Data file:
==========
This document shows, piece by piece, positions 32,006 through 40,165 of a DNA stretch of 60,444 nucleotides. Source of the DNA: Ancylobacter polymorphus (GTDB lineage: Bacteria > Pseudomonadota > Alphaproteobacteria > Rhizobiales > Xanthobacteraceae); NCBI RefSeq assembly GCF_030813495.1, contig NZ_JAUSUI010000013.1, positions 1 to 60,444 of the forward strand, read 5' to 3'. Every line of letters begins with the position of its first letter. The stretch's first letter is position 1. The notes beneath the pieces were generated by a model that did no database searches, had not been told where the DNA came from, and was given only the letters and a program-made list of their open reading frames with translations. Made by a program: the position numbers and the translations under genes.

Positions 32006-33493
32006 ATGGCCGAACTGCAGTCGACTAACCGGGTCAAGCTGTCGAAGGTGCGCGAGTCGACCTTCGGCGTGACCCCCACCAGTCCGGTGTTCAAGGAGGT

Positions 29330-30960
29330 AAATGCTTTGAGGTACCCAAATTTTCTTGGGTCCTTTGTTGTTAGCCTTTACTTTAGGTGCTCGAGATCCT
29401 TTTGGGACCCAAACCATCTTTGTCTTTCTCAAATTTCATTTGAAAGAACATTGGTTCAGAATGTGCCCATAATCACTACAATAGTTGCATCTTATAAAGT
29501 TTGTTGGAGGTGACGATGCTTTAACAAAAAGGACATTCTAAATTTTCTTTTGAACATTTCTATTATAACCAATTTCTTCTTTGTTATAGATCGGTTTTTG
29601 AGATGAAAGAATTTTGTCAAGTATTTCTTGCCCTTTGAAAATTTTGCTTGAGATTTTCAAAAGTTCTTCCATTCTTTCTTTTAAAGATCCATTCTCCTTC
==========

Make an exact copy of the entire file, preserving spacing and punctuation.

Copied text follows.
This document shows, piece by piece, positions 32,006 through 40,165 of a DNA stretch of 60,444 nucleotides. Source of the DNA: Ancylobacter polymorphus (GTDB lineage: Bacteria > Pseudomonadota > Alphaproteobacteria > Rhizobiales > Xanthobacteraceae); NCBI RefSeq assembly GCF_030813495.1, contig NZ_JAUSUI010000013.1, positions 1 to 60,444 of the forward strand, read 5' to 3'. Every line of letters begins with the position of its first letter. The stretch's first letter is position 1. The notes beneath the pieces were generated by a model that did no database searches, had not been told where the DNA came from, and was given only the letters and a program-made list of their open reading frames with translations. Made by a program: the position numbers and the translations under genes.

Positions 32006-33493
32006 ATGGCCGAACTGCAGTCGACTAACCGGGTCAAGCTGTCGAAGGTGCGCGAGTCGACCTTCGGCGTGACCCCCACCAGTCCGGTGTTCAAGGAGGT

Positions 29330-30960
29330 AAATGCTTTGAGGTACCCAAATTTTCTTGGGTCCTTTGTTGTTAGCCTTTACTTTAGGTGCTCGAGATCCT
29401 TTTGGGACCCAAACCATCTTTGTCTTTCTCAAATTTCATTTGAAAGAACATTGGTTCAGAATGTGCCCATAATCACTACAATAGTTGCATCTTATAAAGT
29501 TTGTTGGAGGTGACGATGCTTTAACAAAAAGGACATTCTAAATTTTCTTTTGAACATTTCTATTATAACCAATTTCTTCTTTGTTATAGATCGGTTTTTG
29601 AGATGAAAGAATTTTGTCAAGTATTTCTTGCCCTTTGAAAATTTTGCTTGAGATTTTCAAAAGTTCTTCCATTCTTTCTTTTAAAGATCCATTCTCCTTC